Wednesday, February 18, 2009

Women Who Rock Wednesday: Liza and Suzi of Civet!!!

Welcome to Women Who Rock Wednesday! As usual, I have a prize from last week to give out, a signed copy of MISS MATCH by Wendy Toliver. That lucky winner is.... sweetmelissa818 from blogger. Please send your address to stephanie at stephaniekuehnert dot com to claim your prize!

Today I have an extremely special interview to share and as usual there will be a kick-ass prize, a signed CD by my current favorite band on the planet, CIVET!



I know you have been listening to me talk these ladies up for almost a year now, but it's for good reason. I haven't gotten this excited about a band since I was like thirteen and first discovering bands like Nirvana, Hole, and Rancid in the early 90s. I've been listening to their album HELL HATH NO FURY pretty much non-stop since it came out in September. I ran a little WWRW feature on them back then, but wasn't able to do an interview because the ladies were quite busy. But in addition to being the most kick-ass women in rock, the ladies of CIVET, Liza and Suzi in particular, are total sweethearts. They invited me to their gig in Chicago in December and sat down afterward to do an exclusive Women Who Rock Wednesday interview.

So why did it take me so f*&^ing long to share it with you since I know you were dying to have it. Well, two reasons. One because I was just swamped and it took me forever to transcribe it, but mainly because I wanted to post it now, to psych you up for CIVET's tour with the DROPKICK MURPHYS which kicks off on Friday! You should visit CIVET's myspace now to find out if they are hitting a city near you because this is a tour not to be missed. CIVET is amazing live. For me, that is the true test of a band. I can't honestly declare them one of my all-time favorites if they don't blow me away in concert. I was in an all-girl mosh pit at CIVET's last Chicago show. That hasn't happened since.... um, probably never, but maybe some riot grrrl show I went to back in the early 90s at the Fireside Bowl. But seriously it was one of the best shows I've been to in a long long long time. The pictures that you'll see throughout this interview are from the Chicago show. But now I'll shut up and let Liza and Suzi do the talking. Don't forget to leave a comment after you read the interview. That's how you'll be entered to win a signed HELL HATH NO FURY cd.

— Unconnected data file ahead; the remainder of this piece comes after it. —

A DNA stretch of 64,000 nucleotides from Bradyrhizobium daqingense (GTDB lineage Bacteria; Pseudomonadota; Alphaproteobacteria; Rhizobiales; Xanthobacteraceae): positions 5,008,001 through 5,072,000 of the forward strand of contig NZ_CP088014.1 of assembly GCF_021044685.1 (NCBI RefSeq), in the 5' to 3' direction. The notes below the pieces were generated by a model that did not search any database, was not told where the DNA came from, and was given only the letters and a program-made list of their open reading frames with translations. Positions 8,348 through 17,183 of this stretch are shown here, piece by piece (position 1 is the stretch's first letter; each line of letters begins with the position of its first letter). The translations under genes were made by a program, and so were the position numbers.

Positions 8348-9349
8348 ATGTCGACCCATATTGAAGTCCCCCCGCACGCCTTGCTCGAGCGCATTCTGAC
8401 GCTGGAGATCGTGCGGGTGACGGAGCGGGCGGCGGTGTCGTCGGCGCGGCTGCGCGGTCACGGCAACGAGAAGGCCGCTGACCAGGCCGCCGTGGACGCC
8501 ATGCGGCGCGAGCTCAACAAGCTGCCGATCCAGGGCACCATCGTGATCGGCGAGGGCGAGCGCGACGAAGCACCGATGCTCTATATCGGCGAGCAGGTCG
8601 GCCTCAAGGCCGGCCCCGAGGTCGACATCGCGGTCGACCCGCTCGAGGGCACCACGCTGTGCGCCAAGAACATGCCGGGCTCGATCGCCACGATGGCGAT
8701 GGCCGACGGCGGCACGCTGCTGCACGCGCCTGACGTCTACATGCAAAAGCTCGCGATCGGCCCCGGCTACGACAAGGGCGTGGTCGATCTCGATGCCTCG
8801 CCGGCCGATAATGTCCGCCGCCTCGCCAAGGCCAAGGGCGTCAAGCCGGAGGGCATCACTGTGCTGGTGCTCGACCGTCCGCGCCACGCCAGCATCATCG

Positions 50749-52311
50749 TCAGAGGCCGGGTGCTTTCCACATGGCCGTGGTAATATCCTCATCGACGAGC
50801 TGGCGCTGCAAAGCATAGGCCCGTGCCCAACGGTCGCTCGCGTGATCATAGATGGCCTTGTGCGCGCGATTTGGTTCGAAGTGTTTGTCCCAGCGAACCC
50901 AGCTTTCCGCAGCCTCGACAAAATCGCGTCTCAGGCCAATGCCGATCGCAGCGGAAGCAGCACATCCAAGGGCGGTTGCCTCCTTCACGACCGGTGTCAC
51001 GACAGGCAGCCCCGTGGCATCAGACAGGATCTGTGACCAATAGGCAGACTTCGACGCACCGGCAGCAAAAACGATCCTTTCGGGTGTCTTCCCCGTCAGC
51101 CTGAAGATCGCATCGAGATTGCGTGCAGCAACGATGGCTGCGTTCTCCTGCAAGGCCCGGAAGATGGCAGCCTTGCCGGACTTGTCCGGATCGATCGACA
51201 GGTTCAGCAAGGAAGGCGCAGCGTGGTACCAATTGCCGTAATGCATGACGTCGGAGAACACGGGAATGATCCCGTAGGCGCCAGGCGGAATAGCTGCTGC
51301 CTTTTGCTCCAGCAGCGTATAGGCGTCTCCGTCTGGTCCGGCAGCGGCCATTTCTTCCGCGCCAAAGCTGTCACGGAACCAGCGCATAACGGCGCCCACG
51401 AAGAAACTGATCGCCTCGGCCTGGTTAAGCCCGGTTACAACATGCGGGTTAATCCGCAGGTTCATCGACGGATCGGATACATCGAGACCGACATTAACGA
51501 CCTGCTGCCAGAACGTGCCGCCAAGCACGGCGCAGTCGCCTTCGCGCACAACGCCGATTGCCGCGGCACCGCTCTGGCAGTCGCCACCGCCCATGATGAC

(L to R: Suzi, me, Liza)

Can you tell me how Civet formed? And you guys are sisters, how did that play into it?

Liza: Yeah, we’re sisters. We started the band like 6 or 7 years ago. Suzi wasn’t initially in the band, but it was always my dream to bring her in to the band. I was always like, ‘Oh, I want to play music with my sister.’ It just took a little while for her to not be so young and be ready to come and jam.

Suzi: Pretty much when I turned 15. She was like, “Yeah, it’s time for you to pick up the guitar and be my back up.” And I thought, “Hmm sounds better than going to school. Now I have an excuse to get home schooled and play rock shows.

Liza: It was pretty funny because for about a year, she’d come and play like one or two songs at a show just to break her in and get the feel of things.

Suzi: It was scary. It was horrible.

Liza: The pictures are so cute. You look so young.

Suzi: I really was very young.

So who were some of your early influences? I’ve heard you say that part of the reason you did this was because there weren’t necessarily women out there doing what you wanted to do.